Over the past year, Democrats have presented an oft-criticized strategy for dealing with the few Republican candidates willing to stand up to Donald Trump: They have tried to defeat them.
In gubernatorial, Senate and House primaries across the country, Democratic campaign committees have poured in millions to boost pro-Trump candidates and defeat less extreme Republicans. The logic was clear: More radical, MAGA-obsessed GOP candidates would be easier for Democrats to defeat in November.
Electing any Republican, even those not completely indoctrinated in pro-MAGA thinking, risks jeopardizing American democracy.
But some pundits and even some Democratic politicians have taken the party leadership to task for what, at first glance, might seem like a cynical move. Democrats “or their political advisers,” Amy Davidson Sorkin wrote in the New Yorker last August, “have perhaps become too engrossed in the idea of their own intelligence or tenacity” to acknowledge that they “were immersing themselves more deep in madness” by reviving the candidacies of pro-Trump Republicans. “It’s dishonorable, and it’s dangerous, and it’s just plain wrong,” Minnesota Rep. Dean Phillips said, risking putting people in Congress who would undermine the country’s Democratic guardrails.
Last week, however, Congressional Republicans proved that, from a good governance standpoint, the Democrats were justified in their political strategy. And the country has received another unfortunate reminder that the modern Republican Party cannot be trusted to protect American democracy.
On Wednesday, the House voted on the presidential election reform law. The bill would protect America’s elections from the kind of machinations that endangered our electoral process just two years ago, such as making it harder for state lawmakers to overturn election results and clarifying that the vice- president plays only a ministerial role in counting the electoral votes.
All Democrats backed the legislation, but only nine Republicans joined them. All of the holdout Republicans, including co-sponsor Liz Cheney, either retire or, like Cheney, lost their party’s nomination to a pro-Trump Republican. Eight of the nine voted to impeach President Trump in January 2021, and all nine have publicly acknowledged that Trump lost the 2020 election.
This contingent — along with a handful of others — was seen as the few bulwarks within the GOP ready to stand up and fight for basic democratic standards. But last week’s vote confirms that electing any Republican, even those not thoroughly indoctrinated in pro-MAGA thinking, risks jeopardizing American democracy.
Take, for example, Representative Peter Meijer, who voted for the legislation and in January 2021 voted to impeach Trump. Earlier this year, Democrats helped defeat him in a primary against MAGA (and Trump endorsed) Republican John Gibbs. So far, in purely political terms, the Democrats’ strategic analysis that Gibbs would be easier to defeat seems correct. After the primary, the Cook Political Report raised its rating of the race from “throw up” to “lean Democrat.”
Whatever sane GOP members remain, they are an endangered species, overwhelmingly shunned by their fellow Republicans.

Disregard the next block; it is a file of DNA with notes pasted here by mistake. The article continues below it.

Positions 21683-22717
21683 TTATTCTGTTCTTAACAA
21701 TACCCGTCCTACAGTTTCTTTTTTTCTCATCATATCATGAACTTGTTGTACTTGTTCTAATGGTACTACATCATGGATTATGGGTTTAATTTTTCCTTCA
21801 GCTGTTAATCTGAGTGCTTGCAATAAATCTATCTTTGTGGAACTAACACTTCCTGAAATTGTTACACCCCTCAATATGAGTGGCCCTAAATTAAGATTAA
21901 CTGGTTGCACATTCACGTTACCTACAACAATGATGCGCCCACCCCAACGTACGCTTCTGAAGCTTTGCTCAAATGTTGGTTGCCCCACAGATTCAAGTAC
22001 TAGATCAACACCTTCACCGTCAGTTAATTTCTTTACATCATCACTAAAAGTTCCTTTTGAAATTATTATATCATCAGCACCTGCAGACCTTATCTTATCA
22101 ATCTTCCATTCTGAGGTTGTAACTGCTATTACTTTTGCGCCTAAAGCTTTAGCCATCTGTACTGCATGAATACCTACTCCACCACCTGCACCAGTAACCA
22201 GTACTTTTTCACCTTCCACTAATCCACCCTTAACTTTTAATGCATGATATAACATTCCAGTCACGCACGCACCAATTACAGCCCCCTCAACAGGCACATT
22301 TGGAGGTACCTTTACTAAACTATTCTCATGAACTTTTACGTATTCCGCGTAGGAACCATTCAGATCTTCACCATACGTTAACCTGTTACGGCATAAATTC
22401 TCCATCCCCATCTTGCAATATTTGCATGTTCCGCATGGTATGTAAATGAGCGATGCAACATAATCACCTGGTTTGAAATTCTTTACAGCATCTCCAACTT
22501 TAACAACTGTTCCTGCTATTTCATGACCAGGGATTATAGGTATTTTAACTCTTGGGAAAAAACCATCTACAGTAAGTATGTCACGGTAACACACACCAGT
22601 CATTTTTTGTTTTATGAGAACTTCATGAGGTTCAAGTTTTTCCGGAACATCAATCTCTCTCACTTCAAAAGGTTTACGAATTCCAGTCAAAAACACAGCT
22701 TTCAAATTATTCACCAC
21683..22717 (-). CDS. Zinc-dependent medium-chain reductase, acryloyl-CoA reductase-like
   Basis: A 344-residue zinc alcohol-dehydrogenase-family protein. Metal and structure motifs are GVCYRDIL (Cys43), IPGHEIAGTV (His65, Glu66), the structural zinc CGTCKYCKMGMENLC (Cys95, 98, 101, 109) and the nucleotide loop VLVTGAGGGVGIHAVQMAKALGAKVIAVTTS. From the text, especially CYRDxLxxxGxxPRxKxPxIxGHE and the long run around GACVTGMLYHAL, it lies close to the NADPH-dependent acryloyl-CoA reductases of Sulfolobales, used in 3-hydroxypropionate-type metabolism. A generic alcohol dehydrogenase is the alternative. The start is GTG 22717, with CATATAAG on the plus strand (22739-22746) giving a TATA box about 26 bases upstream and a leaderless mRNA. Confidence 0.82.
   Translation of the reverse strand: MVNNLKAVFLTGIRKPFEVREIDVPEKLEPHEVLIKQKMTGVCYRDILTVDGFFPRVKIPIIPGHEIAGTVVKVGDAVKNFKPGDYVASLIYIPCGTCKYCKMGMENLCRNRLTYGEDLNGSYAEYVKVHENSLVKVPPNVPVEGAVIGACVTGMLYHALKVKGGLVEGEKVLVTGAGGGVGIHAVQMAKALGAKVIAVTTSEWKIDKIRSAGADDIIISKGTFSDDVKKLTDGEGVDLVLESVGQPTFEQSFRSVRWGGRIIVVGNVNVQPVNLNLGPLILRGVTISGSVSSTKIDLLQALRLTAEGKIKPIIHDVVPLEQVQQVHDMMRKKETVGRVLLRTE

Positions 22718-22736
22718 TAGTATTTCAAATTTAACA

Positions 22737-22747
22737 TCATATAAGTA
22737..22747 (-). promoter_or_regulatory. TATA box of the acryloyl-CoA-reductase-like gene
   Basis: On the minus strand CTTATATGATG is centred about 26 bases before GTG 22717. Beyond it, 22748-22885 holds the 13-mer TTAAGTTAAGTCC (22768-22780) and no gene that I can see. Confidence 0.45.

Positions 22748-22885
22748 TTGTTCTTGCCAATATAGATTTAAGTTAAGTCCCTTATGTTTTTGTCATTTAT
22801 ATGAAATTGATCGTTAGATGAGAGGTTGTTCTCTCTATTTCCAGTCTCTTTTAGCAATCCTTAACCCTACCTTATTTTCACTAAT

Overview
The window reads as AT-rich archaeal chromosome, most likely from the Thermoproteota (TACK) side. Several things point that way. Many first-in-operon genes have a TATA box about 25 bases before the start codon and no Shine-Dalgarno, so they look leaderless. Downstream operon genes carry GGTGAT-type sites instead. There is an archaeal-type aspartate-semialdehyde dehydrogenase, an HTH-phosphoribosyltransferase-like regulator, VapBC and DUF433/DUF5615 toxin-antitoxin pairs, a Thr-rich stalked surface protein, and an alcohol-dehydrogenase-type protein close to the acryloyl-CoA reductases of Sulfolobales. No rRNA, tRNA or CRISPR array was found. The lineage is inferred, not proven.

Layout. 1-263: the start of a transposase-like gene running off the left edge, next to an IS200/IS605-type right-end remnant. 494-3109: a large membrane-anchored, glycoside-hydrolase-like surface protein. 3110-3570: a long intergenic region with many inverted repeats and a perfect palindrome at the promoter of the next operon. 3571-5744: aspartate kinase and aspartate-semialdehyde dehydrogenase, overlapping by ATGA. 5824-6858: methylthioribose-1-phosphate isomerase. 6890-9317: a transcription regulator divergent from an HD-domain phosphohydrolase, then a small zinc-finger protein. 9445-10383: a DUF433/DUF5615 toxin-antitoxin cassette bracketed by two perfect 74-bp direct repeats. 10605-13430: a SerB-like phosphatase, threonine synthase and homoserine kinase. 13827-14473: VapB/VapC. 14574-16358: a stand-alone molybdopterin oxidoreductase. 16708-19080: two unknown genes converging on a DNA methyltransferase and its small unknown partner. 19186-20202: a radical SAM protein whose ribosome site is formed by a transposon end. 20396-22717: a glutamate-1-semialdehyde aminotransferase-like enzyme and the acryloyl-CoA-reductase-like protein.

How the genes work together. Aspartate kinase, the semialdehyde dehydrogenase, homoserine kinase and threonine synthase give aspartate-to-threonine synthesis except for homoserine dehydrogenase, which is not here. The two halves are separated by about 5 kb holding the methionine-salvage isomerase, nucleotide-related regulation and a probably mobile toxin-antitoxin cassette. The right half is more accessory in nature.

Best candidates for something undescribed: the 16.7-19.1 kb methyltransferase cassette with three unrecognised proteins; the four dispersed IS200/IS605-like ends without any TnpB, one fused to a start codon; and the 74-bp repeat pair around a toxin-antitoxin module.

But aside from the immediate political ramifications — and Meijer’s past acts of political courage — his re-election would have brought Republicans closer to a majority in the House. He almost certainly would have voted to make House Minority Leader Kevin McCarthy or another Republican leader the next House speaker. It would be the same McCarthy and the same Republican leadership, which whipped its members to vote against the Electoral Reform Act. Two hundred and three House Republicans took that advice and refused to support a set of basic electoral reforms that will ensure that the votes of the American electorate will be counted in future elections.
A few apostates like Meijer do not change the fundamental fact that the House GOP has little interest in safeguarding American democracy. Meijer, if he had won, he would have simply become another facilitator of the GOP’s anti-democracy caucus.
Arguments criticizing Democrats for working against sometimes pro-democracy Republicans were based on a flawed premise: that there is a sane and reasonable wing of the modern Republican Party. Whatever sane GOP members remain — especially after this year’s major challenges against them — are an endangered species, overwhelmingly shunned by their fellow Republicans. Moreover, they are members of a party that is fundamentally irredeemable and – with the notable exception of Cheney and possibly retired Illinois Rep. Adam Kinzinger – are more than willing to allow its hardline majority.
Democrats may have partisan, even cynical reasons for wanting to defeat House Republicans, but can anyone really say that from a pro-democracy perspective they are wrong? Is American democracy better off with a Democratic majority in the House or a Republican majority with a handful of reasonable Republicans?
Even in gubernatorial races, the Democratic strategy is defensible. In Arizona, Democrats worked to undermine Republican candidate Karrin Taylor Robson to boost eventual primary winner Kari Lake, who unequivocally declared Trump won the 2020 election. If Lake wins, that’s a (small “d”) democratic disaster for the state, but given that Robson has refused to publicly say that Biden has won the election, how much confidence can a voter have that she would stand up to pro votes? -MAGA in her party?
There could be real political differences on issues like abortion and immigration that could warrant a vote for a Republican candidate this fall. But if one cares about democracy, free elections, and the will of the American voter being respected in 2024, the choice facing voters this fall is clear: a vote for Republican candidates – any Republican candidate – cannot be defended.
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